i understand completely. im 17 years old and i had a pilocytic astrocytoma when i was only 4 years old. its the constant worry of people judging you or people treating you differently because of brain damage. i have many physical problems, such as constant virago, dizziness, trouble balancing, and i also have many vision problems because the tumor pushed my eye down because of the pressure. i almost had to "train" myself to be able to walk down hills or jump or even walk or run. it even used to be a problem with stepping down from stairs. after the surgery, i had MRI's every 3 months. since it hasn't grown back, it went to every 6 months, then to once a year, and 13 years since the surgery, its every 2 years of check ups. i know you can over come anything. its difficult and its a worry, with a worry it might come back with a sign of a migraine. but it will all be okay in the end, i promise. with the help of family support (and even support from outsiders!) you can overcome a brain tumor. its so difficult, i know. it took me years to build up my physical ability and i still can't do things other people can do...but i know with good spirits, recovery will go swell and any problems will get easier. it really will. i promise. i hope your journey will end with hope and success and that you will be able to live life to the fullest.

I am so glad I found this group. I am looking for support. I had a meningitis removed four years ago. A year later my husband of 26 years left me. After some prodding from a doctor I applied for Social Security Disability. I was approved but spent most of my life raising our children and therefore only make $774. per month. <br />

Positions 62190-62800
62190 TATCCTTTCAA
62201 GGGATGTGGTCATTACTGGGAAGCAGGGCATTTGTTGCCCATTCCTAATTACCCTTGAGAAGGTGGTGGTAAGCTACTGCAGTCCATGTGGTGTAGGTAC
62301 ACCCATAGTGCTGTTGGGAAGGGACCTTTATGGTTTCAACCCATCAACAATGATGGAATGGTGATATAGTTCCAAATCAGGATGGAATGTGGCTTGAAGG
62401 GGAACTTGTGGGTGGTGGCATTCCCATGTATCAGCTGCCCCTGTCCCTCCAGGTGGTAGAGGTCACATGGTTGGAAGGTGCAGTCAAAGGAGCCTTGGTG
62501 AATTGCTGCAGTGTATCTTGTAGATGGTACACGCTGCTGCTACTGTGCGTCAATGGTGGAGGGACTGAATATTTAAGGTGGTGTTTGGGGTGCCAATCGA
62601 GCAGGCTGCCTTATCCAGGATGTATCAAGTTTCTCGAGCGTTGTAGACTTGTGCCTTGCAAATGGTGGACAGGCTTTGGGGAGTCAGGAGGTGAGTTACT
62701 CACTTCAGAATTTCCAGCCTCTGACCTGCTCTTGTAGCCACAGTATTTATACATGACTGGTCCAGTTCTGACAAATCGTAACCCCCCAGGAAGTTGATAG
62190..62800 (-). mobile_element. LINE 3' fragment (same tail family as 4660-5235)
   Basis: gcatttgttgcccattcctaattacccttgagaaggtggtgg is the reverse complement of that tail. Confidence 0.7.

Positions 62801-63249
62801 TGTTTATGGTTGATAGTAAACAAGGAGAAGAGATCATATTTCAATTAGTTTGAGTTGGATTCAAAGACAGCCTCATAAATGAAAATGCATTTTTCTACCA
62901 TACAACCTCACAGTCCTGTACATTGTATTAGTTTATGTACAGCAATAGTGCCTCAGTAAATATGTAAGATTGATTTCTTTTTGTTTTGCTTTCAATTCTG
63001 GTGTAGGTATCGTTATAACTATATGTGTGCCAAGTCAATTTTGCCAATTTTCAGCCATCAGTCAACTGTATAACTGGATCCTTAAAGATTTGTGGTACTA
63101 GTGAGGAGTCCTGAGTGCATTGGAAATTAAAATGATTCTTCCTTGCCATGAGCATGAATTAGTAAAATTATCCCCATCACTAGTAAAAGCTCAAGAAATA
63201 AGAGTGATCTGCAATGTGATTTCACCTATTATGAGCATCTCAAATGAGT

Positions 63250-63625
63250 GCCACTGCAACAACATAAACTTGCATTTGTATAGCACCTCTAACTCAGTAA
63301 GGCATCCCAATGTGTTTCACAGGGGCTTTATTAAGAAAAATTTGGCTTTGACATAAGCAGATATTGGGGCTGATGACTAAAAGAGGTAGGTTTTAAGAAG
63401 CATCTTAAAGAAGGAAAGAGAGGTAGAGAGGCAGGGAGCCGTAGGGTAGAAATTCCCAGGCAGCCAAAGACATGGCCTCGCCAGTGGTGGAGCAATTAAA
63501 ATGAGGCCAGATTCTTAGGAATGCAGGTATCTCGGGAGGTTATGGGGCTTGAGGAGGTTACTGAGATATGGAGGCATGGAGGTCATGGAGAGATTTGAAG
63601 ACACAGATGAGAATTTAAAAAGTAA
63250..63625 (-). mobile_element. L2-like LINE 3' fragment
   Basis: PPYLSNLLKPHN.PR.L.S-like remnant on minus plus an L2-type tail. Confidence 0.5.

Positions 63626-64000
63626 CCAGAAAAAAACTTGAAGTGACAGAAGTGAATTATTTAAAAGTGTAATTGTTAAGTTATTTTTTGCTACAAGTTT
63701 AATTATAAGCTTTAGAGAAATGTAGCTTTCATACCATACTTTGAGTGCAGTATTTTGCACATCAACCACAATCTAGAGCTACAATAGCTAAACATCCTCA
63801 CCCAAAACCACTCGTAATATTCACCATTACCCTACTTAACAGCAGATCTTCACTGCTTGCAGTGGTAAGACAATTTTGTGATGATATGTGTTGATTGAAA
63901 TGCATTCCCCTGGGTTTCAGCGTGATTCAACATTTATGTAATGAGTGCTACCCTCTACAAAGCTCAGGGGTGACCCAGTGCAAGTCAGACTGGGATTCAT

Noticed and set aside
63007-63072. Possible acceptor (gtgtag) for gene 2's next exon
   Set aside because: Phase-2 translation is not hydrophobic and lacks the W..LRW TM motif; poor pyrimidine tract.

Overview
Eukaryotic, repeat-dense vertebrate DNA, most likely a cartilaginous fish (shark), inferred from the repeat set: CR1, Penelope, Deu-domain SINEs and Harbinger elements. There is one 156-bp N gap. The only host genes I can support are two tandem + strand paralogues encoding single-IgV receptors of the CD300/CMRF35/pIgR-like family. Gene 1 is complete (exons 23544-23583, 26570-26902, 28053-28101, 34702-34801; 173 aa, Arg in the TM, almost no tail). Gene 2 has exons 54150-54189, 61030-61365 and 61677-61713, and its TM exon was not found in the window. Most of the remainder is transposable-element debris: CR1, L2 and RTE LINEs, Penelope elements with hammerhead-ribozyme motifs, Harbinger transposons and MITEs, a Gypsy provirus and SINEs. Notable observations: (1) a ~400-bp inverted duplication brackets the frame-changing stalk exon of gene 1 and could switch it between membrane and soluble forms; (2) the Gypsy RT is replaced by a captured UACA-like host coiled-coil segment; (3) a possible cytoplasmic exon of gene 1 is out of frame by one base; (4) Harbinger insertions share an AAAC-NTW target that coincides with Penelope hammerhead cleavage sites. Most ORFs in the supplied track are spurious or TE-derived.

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I had already decided to go to college. My kids were all just about out of school and my ex husband did not work steady and other than about 13 years of our marriage I never knew whether he was going to go to work or say I am going to quit this job or come home early because he quit. He told people that as soon as I got my degree that meant he could "piddle" (his word) around his shop and make items to sell to a green house. He probably made around $1500. each year doing that. So I believe partially he decided that I would not be able to support him so he needed to move on??<br />
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Wow, most of these stories I could have written. I look perfectly fine, people think what could possibly be wrong with her? I was supposed to graduate this December but am failing math and so I have to take it again next semester. I am living off of my disability, $200 in alimony but that runs out when my student loan money run out. I have hit my max on student loans as I have had to take a full credit load in order to get the insurance yet I also have taken one or two difficult classes and a couple that appeared to be much easier on me. <br />